On taking office in March 2013, Archbishop Justin announced three priority areas for his ministry over the coming years.
“If we want to see things changed, it starts with prayer. It starts with a new spirit of prayer, using all the traditions, ancient and modern. When it comes, it will be linked to what has gone before, but it will look different – because it is a new renewal for new times. God’s created community is perfectly designed for its time and place. It almost always comes from below. It comes from Christians seeking Christ.”
Prayer matters, and prayer changes things. History shows that a renewal of prayer can result not just in churches transformed, but whole societies too. Today, all over Europe, new communities of prayer are growing. By making the renewal of prayer the first priority of his ministry, Archbishop Justin hopes to encourage both existing and new religious communities in Britain.
As part of this, from January 2014, four members of Chemin Neuf - a Roman Catholic community with an ecumenical and teaching vocation - have come to live at Lambeth Palace to share in the daily round of prayer, as well as hospitality, which necessarily underpins everything else that happens here.
“Reconciliation doesn’t mean we all agree. It means we find ways of disagreeing – perhaps very passionately – but loving each other deeply at the same time, and being deeply committed to each other. That’s the challenge for the church if we are actually going to speak to our society, which is increasingly divided in many different ways.”
Reconciliation is about our relationships - with God and with each other. It involves people, communities and nations learning to live together with deeply-held
differences – in a spirit of love and respect. It is to work for justice and seek truth in the light of God’s mercy and peace. For Christians this is not optional: it’s the very heart of the gospel. As we are reconciled in Jesus we now share this gift of God with each other and the whole human family.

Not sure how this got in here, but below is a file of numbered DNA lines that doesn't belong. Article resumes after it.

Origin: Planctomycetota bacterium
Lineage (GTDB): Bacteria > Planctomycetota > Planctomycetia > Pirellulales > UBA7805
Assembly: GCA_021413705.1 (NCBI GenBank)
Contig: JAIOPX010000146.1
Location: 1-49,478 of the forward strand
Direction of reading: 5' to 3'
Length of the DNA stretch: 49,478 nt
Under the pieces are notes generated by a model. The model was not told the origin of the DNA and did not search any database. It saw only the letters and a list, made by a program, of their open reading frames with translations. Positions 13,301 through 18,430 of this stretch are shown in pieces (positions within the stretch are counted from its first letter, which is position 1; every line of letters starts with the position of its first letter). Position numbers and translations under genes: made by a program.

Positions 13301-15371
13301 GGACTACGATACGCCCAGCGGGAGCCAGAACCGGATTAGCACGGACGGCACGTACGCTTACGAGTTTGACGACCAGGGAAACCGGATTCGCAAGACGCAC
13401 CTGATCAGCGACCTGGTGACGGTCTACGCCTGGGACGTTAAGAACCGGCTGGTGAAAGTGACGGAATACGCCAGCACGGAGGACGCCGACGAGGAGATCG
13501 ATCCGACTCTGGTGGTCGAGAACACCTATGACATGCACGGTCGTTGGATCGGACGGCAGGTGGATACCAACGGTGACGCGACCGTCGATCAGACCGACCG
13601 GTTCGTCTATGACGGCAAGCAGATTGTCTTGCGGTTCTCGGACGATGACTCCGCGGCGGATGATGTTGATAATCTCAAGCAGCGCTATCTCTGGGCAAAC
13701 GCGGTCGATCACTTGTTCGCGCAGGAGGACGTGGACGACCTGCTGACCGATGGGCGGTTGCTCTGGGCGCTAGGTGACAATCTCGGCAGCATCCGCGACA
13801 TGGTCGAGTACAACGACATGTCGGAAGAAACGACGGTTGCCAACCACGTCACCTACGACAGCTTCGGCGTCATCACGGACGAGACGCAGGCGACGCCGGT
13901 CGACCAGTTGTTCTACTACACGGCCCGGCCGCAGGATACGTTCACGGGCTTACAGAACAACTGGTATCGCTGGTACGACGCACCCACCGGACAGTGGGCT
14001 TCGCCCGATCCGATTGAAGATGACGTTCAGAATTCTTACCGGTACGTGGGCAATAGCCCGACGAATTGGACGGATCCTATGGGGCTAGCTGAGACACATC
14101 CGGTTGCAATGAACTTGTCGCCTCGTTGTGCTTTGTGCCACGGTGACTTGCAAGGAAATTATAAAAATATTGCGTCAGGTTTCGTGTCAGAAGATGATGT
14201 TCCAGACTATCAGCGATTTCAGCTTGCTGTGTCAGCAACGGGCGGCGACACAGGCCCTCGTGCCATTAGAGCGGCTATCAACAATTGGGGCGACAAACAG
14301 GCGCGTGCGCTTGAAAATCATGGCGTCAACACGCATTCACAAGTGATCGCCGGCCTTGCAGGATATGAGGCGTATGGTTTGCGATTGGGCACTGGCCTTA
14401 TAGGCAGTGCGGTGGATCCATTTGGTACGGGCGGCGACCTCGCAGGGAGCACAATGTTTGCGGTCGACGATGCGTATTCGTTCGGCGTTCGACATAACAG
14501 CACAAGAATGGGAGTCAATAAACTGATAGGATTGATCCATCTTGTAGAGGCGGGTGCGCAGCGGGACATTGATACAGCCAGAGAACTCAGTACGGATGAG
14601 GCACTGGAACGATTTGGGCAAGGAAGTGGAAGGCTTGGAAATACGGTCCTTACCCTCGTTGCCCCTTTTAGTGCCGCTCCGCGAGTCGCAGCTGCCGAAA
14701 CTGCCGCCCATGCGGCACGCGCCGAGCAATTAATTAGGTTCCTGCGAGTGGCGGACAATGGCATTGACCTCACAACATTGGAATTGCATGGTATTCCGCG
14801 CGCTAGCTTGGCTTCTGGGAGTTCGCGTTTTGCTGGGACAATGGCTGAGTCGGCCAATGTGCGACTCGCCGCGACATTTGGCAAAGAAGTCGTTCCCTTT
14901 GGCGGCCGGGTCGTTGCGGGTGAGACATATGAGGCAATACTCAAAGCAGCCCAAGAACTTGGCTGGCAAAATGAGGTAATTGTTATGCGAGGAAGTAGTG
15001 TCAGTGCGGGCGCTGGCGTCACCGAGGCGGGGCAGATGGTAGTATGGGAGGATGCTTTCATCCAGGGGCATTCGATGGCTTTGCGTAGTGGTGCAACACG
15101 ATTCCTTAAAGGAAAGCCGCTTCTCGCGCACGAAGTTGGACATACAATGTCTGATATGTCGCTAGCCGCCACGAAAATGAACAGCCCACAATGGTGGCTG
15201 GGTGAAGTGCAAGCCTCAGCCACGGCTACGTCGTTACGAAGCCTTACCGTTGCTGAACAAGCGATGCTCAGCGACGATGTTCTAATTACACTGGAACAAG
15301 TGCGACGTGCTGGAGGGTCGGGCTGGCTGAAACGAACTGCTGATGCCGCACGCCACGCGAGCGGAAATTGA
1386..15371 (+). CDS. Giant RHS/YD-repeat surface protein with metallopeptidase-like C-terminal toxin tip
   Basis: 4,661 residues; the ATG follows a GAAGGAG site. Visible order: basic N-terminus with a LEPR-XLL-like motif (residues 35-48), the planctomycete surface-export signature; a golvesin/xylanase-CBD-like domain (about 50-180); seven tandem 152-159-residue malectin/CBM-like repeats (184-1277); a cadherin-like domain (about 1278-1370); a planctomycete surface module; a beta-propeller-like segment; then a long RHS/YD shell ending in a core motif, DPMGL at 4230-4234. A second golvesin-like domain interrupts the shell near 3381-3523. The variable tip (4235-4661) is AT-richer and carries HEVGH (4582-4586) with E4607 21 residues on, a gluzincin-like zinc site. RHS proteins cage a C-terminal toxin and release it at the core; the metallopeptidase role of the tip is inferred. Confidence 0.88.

Reconciliation transforms how we live with the inevitable conflict life brings, while itself bringing us into conflict with all that excludes and diminishes people and communities. On the journey of reconciliation enemies become friends and hope replaces despair.
Archbishop Justin’s ministry of reconciliation is focused in three areas:
“Making evangelism a priority is not simply a growth strategy, or a desperate attempt to fill empty churches. It is about faithfully and effectively witnessing to Jesus Christ, who is himself the principal agent of the good news. When the Church engages in evangelism imaginatively – through prayer, listening, proclaiming and responding – people become disciples of Jesus and churches grow.”
Archbishop Justin has made evangelism a priority because it’s the only response there is to what God has done for us through Jesus Christ. As Christians we know
that Jesus proves God has chosen to be for all people – offering his love to each of us without conditions. Through his life, teaching, death and resurrection, Jesus shows that God has completely changed this world, these communities, and our lives.
So many people are living with no knowledge of what God has done to entirely change their situation. Evangelism means sharing this good news, because it’s too good to keep to ourselves.
Archbishop Justin is listening to voices from throughout the church, and developing ideas for how he can support this sharing through evangelism and witness: